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Wednesday, 13 November 2013
Page: 231


Senator XENOPHON (South Australia) (15:54): I move:

That this bill be now read a second time.

I seek leave to have the second reading speech incorporated in Hansard.

Leave granted.

The speech read as follows—

We are incredibly fortunate in Australia to have an electoral system that is the envy of many other countries in the world. All Australians are able to take it for granted that our elections are rigorously monitored and that our system will stand up to scrutiny.

However, the most recent 2013 Senate elections have left many voters disillusioned. Setting aside the issues with the recount in Western Australia, the complex preference deals exchanged between parties left voters unsure of where their votes would eventually end up. Equally, the significant number of candidates in each state made it difficult for people to cast their vote below the line.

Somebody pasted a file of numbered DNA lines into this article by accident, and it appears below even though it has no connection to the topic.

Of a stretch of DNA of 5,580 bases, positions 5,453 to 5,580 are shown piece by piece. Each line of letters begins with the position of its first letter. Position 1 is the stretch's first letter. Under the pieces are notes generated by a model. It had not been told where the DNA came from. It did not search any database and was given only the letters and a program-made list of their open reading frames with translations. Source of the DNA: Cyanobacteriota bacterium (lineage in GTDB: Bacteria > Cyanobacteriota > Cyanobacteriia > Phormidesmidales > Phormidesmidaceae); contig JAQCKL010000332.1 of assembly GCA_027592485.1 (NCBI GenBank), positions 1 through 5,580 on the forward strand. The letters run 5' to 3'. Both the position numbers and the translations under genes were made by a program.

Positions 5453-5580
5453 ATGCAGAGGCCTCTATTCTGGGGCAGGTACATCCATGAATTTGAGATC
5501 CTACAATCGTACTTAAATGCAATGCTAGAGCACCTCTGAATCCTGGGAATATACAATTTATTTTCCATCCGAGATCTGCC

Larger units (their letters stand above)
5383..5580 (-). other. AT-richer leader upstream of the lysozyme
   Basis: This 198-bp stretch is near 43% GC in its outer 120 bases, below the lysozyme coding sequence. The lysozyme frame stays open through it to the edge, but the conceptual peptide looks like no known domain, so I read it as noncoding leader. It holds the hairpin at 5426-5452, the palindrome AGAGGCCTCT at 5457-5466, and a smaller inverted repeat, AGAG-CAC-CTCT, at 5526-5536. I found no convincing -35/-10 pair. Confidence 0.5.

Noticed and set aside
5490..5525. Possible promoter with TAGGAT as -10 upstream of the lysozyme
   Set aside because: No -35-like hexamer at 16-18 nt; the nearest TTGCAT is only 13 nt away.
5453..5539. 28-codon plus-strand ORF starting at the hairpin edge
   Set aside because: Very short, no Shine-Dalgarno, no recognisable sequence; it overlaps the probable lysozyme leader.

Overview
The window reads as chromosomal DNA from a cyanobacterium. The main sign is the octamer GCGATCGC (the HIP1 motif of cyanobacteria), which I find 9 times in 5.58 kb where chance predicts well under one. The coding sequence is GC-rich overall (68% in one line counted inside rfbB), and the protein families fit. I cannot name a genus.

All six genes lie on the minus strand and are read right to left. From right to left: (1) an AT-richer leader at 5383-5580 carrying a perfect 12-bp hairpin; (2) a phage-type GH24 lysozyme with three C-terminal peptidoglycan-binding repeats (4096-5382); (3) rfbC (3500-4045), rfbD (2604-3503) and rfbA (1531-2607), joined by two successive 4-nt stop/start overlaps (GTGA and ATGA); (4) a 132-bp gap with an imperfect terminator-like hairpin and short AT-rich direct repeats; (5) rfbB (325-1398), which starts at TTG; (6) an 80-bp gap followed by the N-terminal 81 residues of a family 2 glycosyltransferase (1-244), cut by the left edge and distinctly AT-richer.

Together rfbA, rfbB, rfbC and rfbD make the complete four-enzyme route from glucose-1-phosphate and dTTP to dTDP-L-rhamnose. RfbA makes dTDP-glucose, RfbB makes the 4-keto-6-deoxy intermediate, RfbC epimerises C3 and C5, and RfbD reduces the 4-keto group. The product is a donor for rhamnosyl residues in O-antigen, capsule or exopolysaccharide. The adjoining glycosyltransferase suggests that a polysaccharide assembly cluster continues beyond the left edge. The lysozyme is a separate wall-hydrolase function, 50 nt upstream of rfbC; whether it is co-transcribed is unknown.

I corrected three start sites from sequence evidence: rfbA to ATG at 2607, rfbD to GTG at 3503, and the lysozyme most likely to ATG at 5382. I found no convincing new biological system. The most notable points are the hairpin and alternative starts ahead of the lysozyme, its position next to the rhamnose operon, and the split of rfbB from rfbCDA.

Voters, already confused and disheartened, lost further faith in the system once the results came in. For the first time, the system revealed the extent to which it can be manipulated through preference deals, with two candidates being elected with less than one per cent of the primary vote. It was this so-called 'gaming' in New South Wales in 1999 that led to the overhaul of the state electoral system for Legislative Council elections, a model on which this bill is based.

In a recent panel discussion as part of the Third Biennial Electoral Regulation Workshop in Brisbane earlier this year, Michael Maley of the ANU raised the following two points regarding preference deals:

"First, the exchanges of preferences in a preference harvest are basically pragmatic, rather than reflecting an ideological alignment of the cooperating parties. Secondly, there would appear to be a widespread sense (backed by considerable anecdotal evidence) that many (though not all) of the parties which take part in preference harvesting have little underlying substance, and exist merely to get onto the ballot paper a slogans party name which it is thought might attract a small but potentially useful contribution to the harvest."